The BBC has a lot to answer for, not least the wiping out of great swathes of our cultural heritage from the 50s, 60s and 70s. Peter Cooke and Dudley Moore’s seminal ‘Not Only… But Also’, large swathes of early ‘Doctor Who’, the Wednesday Play, the Apollo moon landings coverage…. Anyone putting together double bills of lost episodes of Hancock’s Half Hour from the original scripts would have enough material to fill about 25 separate evenings (26 radio episodes and 21 TV shows, all lost at the moment, though there’s still a chance that some fan is sitting on an attic full of bootleg tapes somewhere).

Tony Hancock, the Lad from East Cheam, was the first great comic creation of Alan Simpson and Ray Galton, who went on to write ‘Steptoe and Son’. Though they didn’t quite invent the radio sitcom, they created the first radio character who was capable of sustaining a complete show. In this they drew a lot on Hancock’s own personality: a vainglorious parvenu with delusions of social and cultural grandeur, forever let down by his own limitations of class, education, intelligence and income. ‘Steptoe and Son’ created two characters in Albert and Harold which were roles for actors – Wilfred Bramble and Harry H Corbett were not the only ones to play them. The fictitious Hancock by contrast depended entirely on the genius and personality of Tony Hancock himself, and all efforts to recreate the scripts by others such as Paul Merton have come a cropper.

The two episodes presented here are one each from the radio and television series. ‘The Winter Holiday’ (Series 3, Episode 5, Nov 1955) goes through the horrors of a fortnight’s November holiday in Brighton after Sid James has conned Hancock out of all his money in a Find the Lady game on the train down. Both the show and the character are still finding their feet; Hattie Jacques has yet to appear as Miss Pugh the secretary, and instead Hancock is lumbered with a bland and unconvincing girlfriend in Andrée Melly. There’s more emphasis on a slightly surreal plot rather than character observation, although the script does boast one excellent scene between a drowning Hancock and a ‘Stop Messin’ About’ Kenneth Williams as a lifeguard. It’s a straightforward presentation of a radio broadcast to two mikes, complete with Sound FX girl banging doors and tinkling glasses in the background. Going down this route needed more follow-through – the studio warm-up in particular – and scene-setting. More than the TV episode, it depends on knowledge of the people, and the surviving body of work.In ‘The Italian Maid’ (Series 4, Episode 7, Feb 1959), Hancock has matured and developed into the real article. He has an extended riff on housework, over a mop and bucket, at the start, which is the kind of solo turn that he did best: “This is no life for an international playboy….. Look at these hands; they’ve held their last violin.” Hancock is persuaded by Sid to hire a maid, who turns out to be an Italian hottie who has Sid and Tony stumbling over themselves and each other to impress her. Of course no housework is done. The production presents this as a complete play, complete with a wonderfully evocative and detailed 1950s set.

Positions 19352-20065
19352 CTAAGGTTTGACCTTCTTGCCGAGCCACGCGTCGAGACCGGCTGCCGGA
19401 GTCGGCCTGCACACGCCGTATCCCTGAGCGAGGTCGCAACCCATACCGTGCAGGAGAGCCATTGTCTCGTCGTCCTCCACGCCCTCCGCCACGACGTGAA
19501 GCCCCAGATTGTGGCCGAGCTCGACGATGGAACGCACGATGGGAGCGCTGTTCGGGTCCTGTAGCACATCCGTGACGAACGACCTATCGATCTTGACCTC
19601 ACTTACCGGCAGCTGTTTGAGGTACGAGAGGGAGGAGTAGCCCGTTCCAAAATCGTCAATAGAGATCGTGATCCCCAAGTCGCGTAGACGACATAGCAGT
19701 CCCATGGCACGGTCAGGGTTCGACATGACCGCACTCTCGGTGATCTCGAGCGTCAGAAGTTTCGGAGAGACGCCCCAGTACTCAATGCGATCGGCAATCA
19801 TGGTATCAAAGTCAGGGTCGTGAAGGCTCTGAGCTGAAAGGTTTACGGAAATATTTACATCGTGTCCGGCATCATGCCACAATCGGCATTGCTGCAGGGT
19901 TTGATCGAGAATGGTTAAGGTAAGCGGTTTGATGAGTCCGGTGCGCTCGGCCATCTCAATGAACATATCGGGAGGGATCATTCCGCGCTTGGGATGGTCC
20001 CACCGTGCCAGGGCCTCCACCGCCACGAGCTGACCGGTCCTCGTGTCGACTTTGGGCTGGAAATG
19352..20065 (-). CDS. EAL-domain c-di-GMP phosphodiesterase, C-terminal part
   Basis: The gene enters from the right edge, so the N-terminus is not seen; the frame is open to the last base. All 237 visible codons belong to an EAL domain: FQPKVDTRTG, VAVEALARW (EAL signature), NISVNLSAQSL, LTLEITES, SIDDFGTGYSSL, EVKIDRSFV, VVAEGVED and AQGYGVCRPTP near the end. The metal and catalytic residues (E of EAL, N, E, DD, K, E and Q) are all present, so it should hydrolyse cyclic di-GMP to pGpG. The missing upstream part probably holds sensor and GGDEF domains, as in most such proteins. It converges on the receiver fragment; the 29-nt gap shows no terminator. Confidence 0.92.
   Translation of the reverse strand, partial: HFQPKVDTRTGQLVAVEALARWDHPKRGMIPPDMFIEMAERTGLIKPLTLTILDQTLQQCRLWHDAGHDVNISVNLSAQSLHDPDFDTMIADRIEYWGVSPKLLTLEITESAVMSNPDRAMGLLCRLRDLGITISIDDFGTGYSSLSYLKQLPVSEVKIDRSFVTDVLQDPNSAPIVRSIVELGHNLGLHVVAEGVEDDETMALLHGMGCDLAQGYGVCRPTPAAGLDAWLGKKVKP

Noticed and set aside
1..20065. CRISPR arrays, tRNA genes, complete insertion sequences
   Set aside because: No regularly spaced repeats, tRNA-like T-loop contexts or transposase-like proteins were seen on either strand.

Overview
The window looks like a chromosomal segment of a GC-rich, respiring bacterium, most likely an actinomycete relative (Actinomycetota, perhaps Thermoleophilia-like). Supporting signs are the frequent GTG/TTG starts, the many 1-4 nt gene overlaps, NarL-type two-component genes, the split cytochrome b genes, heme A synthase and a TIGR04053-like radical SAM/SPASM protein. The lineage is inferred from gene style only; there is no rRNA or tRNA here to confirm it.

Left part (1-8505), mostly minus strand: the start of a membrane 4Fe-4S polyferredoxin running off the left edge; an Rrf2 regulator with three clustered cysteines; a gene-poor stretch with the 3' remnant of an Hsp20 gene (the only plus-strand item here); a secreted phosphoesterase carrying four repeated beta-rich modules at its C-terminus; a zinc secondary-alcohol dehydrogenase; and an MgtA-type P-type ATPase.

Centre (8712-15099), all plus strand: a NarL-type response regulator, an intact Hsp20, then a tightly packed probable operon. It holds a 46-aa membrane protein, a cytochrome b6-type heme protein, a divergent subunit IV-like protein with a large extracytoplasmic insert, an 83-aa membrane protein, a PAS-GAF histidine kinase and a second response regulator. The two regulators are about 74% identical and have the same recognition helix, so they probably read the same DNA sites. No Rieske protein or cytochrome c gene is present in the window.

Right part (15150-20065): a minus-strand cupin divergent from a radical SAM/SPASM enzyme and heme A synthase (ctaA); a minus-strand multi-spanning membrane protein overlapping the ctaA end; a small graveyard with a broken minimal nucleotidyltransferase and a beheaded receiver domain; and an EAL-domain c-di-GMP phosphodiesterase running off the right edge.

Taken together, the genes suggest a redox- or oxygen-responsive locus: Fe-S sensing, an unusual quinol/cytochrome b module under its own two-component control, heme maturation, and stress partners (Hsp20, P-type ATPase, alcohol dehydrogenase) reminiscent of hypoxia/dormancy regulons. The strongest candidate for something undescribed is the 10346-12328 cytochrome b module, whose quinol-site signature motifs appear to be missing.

The efforts at impersonating the original actors are only intermittently successful. Christian Darwood does a good nasal Williams as the lifeguard, and has the laugh off pat, but doesn’t bother with imitation in his other radio character. Luke Adamson as Sid doesn’t get much beyond the laugh. But the whole thing stands or falls by John Hewer’s interpretation of The Lad Himself. Vocally he is uncannily accurate in intonation and timing. Physically too he’s as near as a Fringe production has a right to expect. What he misses is the melancholy and defeat lurking behind the eyes. Hancock always knew deep inside he was a failure, and that all his bluster was whistling in the dark. Hewer smiles too much, laughs even, more Billy Bunter than anything.

How dated is Hancock? For my generation, ‘Hancock’s Half Hour’ is an unforgettable part of the soundtrack of our childhoods, inseparable from the Sunday roast, and I still have friends with whom I can quote great swathes of Galton-Simpson dialogue: ‘I thought my mother’s cooking was bad but at least her gravy used to move about.’ The fan club, mainly male, is alive and well, and the White Bear audience was full of middle-aged men swapping memories of treasured episodes and Hancock trivia before the show. The younger element laughed more politely, as if they could see its quality in an abstract intellectual way but didn’t feel touched personally. The MacMillan years of aspiration – ‘You’ve never had it so good’ – seem as distant as the Middle Ages now.

Nevertheless, I’m happy to report an overheard dialogue between two twenty-somethings leaving the pub at the end. “You know,” said the girl, “It was a lot funnier than I expected.”

Reviews by Peter Scott-Presland

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The Blurb

Written by the perennial duo Ray Galton and Alan Simpson, this show marked the very first time these scripts have been performed for nearly sixty years, when they were first broadcast featuring "the lad himself" Tony Hancock with Bill Kerr, Sidney James, Andrée Melly and Kenneth Williams. This new play featured the radio episode A Winter's Tale and the television episode The Italian Maid, which have been especially adapted for the stage by arrangement and approval with Tessa Le Bars Management and Classic Comedy Scripts.

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